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NeuroImage 2011, Vol. 58 (2) :579 -587 doi:10.1016/j.neuroimage.2011.06.070 <<-上一篇 下一篇 ->>
Impaired cerebral vasoreactivity to CO2 in Alzheimer's disease using BOLD fMRI
Abstract: Objective

To evaluate the cerebral vasoreactivity using blood oxygenation level dependent functional MRI during carbogen inhalation with 7% CO2 in Alzheimer's disease and amnestic mild cognitive impairment.

Participants and methods

Thirty nine subjects were included to be investigated using blood oxygenation level dependent (BOLD) functional MRI at 1.5 T during a block-design carbogen inhalation paradigm, with a high concentration face-mask under physiological monitoring. Basal cerebral perfusion was measured using pulsed arterial spin labeling. Image analyses were conducted using Matlab® and SPM5 with physiological regressors and corrected for partial volume effect.

Results

Among selected participants, 12 subjects were excluded because of incomplete protocol, leaving for analysis 27 subjects without significant microangiopathy diagnosed for Alzheimer's disease (n = 9), amnestic mild cognitive impairment (n = 7), and matched controls (n = 11). No adverse reaction related to the CO2 challenge was reported. Carbogen inhalation induced a whole-brain signal increase, predominant in the gray matter. In patients, signal changes corrected for gray matter partial volume were decreased (0.36 ± 0.13% BOLD/mmHg in Alzheimer's disease, 0.36 ± 0.12 in patients with mild cognitive impairment, 0.62 ± 0.20 in controls). Cerebral vasoreactivity impairments were diffuse but seemed predominant in posterior areas. The basal hypoperfusion in Alzheimer's disease was not significantly different from patients with mild cognitive impairment and controls. Among clinical and biological parameters, no effect of apoE4 genotype was detected. Cerebral vasoreactivity values were correlated with cognitive performances and hippocampal volumes. Among age and hippocampal atrophy, mean CVR was the best predictor of the mini-mental status examination.

Conclusion

This BOLD functional MRI study on CO2 challenge shows impaired cerebral vasoreactivity in patients with Alzheimer's disease and amnestic mild cognitive impairment at the individual level. These preliminary findings using a new MRI approach may help to better characterize patients with cognitive disorders in clinical practice and further investigate vaso-protective therapeutics.

Highlights

? BOLD fMRI of CO2 challenge, a new method to test vasoreactivity in clinical practice. ? Impaired vasoreactivity detected in patients with AD or MCI without microangiopathy. ? BOLD fMRI of CO2 challenge may help for diagnosis at the individual level.

Keywords: Alzheimer's disease Mild cognitive impairment Cerebral vasoreactivity Carbon dioxide BOLD fMRI
收稿日期:31 January 2011     修回日期:13 May 2011     发布日期: 1 July 2011    
A: Regressors used for fMRI analyses based on EtCO2 time courses during carbogen inhalation. The baseline was lower in AD compared to controls. Carbogen inhalation raised EtCO2 in all groups. Under carbogen, EtCO2 was lower in AD compared to MCI. Mean EtCO2 were not significantly different across groups (Table 4). B: EtCO2 temporal profiles with standard error after normalization for the amplitude show similar onset over blocks.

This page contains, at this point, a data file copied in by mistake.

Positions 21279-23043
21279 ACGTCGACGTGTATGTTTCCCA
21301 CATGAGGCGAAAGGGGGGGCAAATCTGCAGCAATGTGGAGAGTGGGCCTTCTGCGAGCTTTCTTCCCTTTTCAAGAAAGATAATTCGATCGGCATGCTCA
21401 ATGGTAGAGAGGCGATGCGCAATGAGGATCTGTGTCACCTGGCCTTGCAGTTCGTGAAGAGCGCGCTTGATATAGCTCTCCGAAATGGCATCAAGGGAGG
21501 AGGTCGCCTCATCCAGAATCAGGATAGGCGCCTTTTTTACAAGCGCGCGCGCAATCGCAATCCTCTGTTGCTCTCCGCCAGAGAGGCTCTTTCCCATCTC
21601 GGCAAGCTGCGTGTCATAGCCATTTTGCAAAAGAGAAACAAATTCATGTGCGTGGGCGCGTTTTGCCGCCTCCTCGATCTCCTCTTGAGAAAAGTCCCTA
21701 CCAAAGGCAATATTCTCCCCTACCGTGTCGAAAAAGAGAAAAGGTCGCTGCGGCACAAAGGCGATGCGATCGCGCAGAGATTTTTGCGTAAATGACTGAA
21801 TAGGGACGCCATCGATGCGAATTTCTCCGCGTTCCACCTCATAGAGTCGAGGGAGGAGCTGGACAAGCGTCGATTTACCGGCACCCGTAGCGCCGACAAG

Mean CBF at rest evaluated using ASL with standard deviation. Mean values in mL/100 g/min were lower in AD although intergroup differences were not significant.
Cerebral vasoreactivity (m ± sd, corrected for gray matter partial volume) was decreased in AD and MCI (*p < 0.001) in all ROIs.
Individual values of cerebral vasoreactivity (corrected for gray matter partial volume) were decreased in AD and MCI. Values did not overlap in cingulum, occipital, and temporal lobes.
A: percentage of BOLD signal (corrected for gray matter partial volume change) averaged over three blocks with standard error. Amplitudes of both AD and MCI were decreased. B: Normalized BOLD signal changes, averaged over three blocks and corrected for timing (onset and ending) of the per-group average hypercapnia response. Slopes of the response during hypercapnic transition (1) and steady-state (2) showed in controls a rapid signal increase followed by a “plateau” during hypercapnic steady-state. In AD, the signal profile was closer to a long-lasting increase to reach maximum.
Intergroup comparison of cerebral vasoreactivity shows significant decrease in AD when compared to controls (p < 0.05). Warm colors indicate areas with significant higher CVR in controls than in AD.
Illustrative individual T maps, representing BOLD response to carbogen inhalation, without partial volume effect correction. Compared to control (58 yo man; MMSE = 29; hippocampal atrophy = 0; mean CVR without EtCO2 scaling = 2.38% BOLD; mean CVR with EtCO2 scaling = 0.58% BOLD/mmHg), CVR responses of patients with MCI (76 yo man; MMSE = 27; hippocampal atrophy = 3; mean CVR without EtCO2 scaling = 1.81% BOLD; mean CVR with EtCO2 scaling = 0.33% BOLD/mmHg) and AD (81 yo woman; MMSE = 22; hippocampal atrophy = 4; mean CVR without EtCO2 scaling = 1.30% BOLD; mean CVR with EtCO2 scaling = 0.30% BOLD/mmHg) were diffusely decreased.
Table 1.Demographic, clinical and biological data for each group (m ± sd).
Table 2.Scores for hippocampal atrophy (Scheltens et al., 1992) and microangiopathy (Inzitari et al., 2009) (m ± sd).
Table 3.Pearson's correlation coefficients between basal perfusion measured by ASL, age, and hippocampal atrophy.
Table 4.Physiological parameters (m ± sd) during air and carbogen inhalation. End tidal CO2 (EtCO2) is expressed in mmHg, heart rate in beats per minute, respiratory rate in breaths per minute, and arterial oxygen saturation (SaO2) in %. Significant intergroup differences under air (*) and carbogen (**).
Table 5.Pearson's correlation coefficients between CVR, MMSE, and hippocampal atrophy.
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